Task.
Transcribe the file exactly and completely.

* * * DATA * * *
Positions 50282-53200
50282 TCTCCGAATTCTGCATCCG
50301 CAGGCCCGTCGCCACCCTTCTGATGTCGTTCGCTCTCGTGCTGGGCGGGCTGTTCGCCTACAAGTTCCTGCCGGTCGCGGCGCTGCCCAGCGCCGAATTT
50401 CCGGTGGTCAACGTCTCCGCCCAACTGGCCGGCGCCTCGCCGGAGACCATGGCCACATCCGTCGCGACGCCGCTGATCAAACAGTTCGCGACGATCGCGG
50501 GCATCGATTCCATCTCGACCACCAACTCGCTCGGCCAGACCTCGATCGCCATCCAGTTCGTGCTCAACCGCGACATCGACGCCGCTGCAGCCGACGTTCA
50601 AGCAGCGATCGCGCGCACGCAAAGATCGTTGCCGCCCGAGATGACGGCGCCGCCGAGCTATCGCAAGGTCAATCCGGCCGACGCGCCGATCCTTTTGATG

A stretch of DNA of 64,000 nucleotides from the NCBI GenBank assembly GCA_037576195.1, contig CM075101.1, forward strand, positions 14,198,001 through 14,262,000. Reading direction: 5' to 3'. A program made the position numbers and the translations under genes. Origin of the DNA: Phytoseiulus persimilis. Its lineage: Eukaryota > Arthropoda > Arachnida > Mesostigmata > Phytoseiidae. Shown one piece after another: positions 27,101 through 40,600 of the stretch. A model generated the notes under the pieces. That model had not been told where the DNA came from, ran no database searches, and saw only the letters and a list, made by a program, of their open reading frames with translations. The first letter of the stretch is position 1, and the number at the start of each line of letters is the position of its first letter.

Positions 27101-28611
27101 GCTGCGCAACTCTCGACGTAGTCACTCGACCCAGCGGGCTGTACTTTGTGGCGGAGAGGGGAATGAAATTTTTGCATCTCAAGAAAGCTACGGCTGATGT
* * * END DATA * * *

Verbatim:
Positions 50282-53200
50282 TCTCCGAATTCTGCATCCG
50301 CAGGCCCGTCGCCACCCTTCTGATGTCGTTCGCTCTCGTGCTGGGCGGGCTGTTCGCCTACAAGTTCCTGCCGGTCGCGGCGCTGCCCAGCGCCGAATTT
50401 CCGGTGGTCAACGTCTCCGCCCAACTGGCCGGCGCCTCGCCGGAGACCATGGCCACATCCGTCGCGACGCCGCTGATCAAACAGTTCGCGACGATCGCGG
50501 GCATCGATTCCATCTCGACCACCAACTCGCTCGGCCAGACCTCGATCGCCATCCAGTTCGTGCTCAACCGCGACATCGACGCCGCTGCAGCCGACGTTCA
50601 AGCAGCGATCGCGCGCACGCAAAGATCGTTGCCGCCCGAGATGACGGCGCCGCCGAGCTATCGCAAGGTCAATCCGGCCGACGCGCCGATCCTTTTGATG

A stretch of DNA of 64,000 nucleotides from the NCBI GenBank assembly GCA_037576195.1, contig CM075101.1, forward strand, positions 14,198,001 through 14,262,000. Reading direction: 5' to 3'. A program made the position numbers and the translations under genes. Origin of the DNA: Phytoseiulus persimilis. Its lineage: Eukaryota > Arthropoda > Arachnida > Mesostigmata > Phytoseiidae. Shown one piece after another: positions 27,101 through 40,600 of the stretch. A model generated the notes under the pieces. That model had not been told where the DNA came from, ran no database searches, and saw only the letters and a list, made by a program, of their open reading frames with translations. The first letter of the stretch is position 1, and the number at the start of each line of letters is the position of its first letter.

Positions 27101-28611
27101 GCTGCGCAACTCTCGACGTAGTCACTCGACCCAGCGGGCTGTACTTTGTGGCGGAGAGGGGAATGAAATTTTTGCATCTCAAGAAAGCTACGGCTGATGT